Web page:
Intensifying Typhoon Cheneso is not leaving Madagascar

Forecasters now say an intensifying Tropical Storm Cheneso poses a continued threat to Madagascar after re-emerging over the Mozambique Channel, with the country’s National Bureau of Risk and Disaster Management (BNGRC) warning of heavy rainfalls, storm-related landslides and high seas as it lingers along an offshore track.

The National Bureau of Risk and Disaster Management (BNGRC) in Madagascar says the storm has reached winds of 80 kilometers per hour with gusts of 110 km/h at its core. It was moving slowly on Tuesday afternoon.

The storm is no longer expected to directly affect Mozambique or the African mainland, instead heading south and east, curving through the channel with impacts for the southwestern coastal regions of Madagascar. Rainfall rates of up to 80 millimeters in 24 hours may lead to rising rivers and flooding.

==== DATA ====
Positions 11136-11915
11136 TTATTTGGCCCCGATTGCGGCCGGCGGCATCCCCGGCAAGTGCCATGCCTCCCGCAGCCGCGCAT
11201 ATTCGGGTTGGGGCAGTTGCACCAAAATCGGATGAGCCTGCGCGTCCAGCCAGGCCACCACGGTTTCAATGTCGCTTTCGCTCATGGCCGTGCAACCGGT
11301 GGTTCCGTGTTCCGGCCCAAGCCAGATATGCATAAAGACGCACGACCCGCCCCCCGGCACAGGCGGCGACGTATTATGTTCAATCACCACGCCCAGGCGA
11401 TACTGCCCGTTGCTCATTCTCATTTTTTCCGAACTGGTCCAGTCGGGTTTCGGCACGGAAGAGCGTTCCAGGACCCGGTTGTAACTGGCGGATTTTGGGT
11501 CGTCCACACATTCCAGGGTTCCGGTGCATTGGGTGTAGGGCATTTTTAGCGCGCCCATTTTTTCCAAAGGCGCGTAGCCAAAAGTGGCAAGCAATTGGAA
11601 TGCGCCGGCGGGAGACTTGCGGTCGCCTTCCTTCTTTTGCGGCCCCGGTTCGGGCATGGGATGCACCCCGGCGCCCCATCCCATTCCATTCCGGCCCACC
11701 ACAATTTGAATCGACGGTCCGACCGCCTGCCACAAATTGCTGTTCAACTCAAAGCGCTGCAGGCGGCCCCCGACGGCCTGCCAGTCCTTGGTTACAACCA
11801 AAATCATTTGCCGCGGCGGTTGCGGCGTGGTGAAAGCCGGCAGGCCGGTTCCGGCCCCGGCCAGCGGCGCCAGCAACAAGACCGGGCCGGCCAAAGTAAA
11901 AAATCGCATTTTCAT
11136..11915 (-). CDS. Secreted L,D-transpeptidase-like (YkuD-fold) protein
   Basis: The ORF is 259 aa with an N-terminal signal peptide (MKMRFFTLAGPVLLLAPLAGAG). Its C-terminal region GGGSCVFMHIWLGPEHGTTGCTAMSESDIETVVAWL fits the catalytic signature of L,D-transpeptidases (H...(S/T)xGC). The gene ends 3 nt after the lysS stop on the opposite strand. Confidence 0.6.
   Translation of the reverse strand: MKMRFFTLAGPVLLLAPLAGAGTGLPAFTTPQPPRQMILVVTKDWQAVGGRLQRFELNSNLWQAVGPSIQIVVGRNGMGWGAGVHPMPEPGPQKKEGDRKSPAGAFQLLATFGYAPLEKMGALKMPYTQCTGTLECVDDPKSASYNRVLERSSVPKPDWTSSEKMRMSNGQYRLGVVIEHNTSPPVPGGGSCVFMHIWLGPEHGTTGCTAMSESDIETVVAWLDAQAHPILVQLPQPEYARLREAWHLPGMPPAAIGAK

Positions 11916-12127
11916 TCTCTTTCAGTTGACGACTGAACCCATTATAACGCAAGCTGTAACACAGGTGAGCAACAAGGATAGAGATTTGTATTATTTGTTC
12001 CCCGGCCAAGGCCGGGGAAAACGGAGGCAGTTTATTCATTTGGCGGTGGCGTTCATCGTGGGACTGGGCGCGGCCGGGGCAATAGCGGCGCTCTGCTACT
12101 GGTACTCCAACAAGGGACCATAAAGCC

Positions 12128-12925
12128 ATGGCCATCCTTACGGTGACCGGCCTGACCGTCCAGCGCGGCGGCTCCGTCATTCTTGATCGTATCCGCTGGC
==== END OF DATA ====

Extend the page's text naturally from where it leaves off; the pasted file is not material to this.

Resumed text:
Cheneso previously made landfall on the northeast coast of the Indian Ocean island nation, north of Antalaha, with winds of 106 km/h. At least three people have died and another 14 are missing, with 8,334 people displaced and more than 17,000 affected.

The storm damaged schools, roads and bridges, and crops, said BNGRC. Travel was cut off due to flooding as river waters rose.

The storm has the potential to become an intense tropical cyclone by Saturday, according to regional agencies including Météo-France and the South African weather service. The Instituto Nacional de Meteorologia (INAM) in Maputo is monitoring the storm but has not yet issued any warnings apart from Mozambique Channel waters.

An active cyclone season is expected in Mozambique due to warmer than average sea surface temperatures (SSTs) in the channel, where SSTs are currently a very warm 29°C. Five to seven tropical storms and cyclones are expected between December 2022 and April 2023, according to the World Food Program, with up to four expected to be major cyclones of Category 3 or higher.

Image: BNGRC

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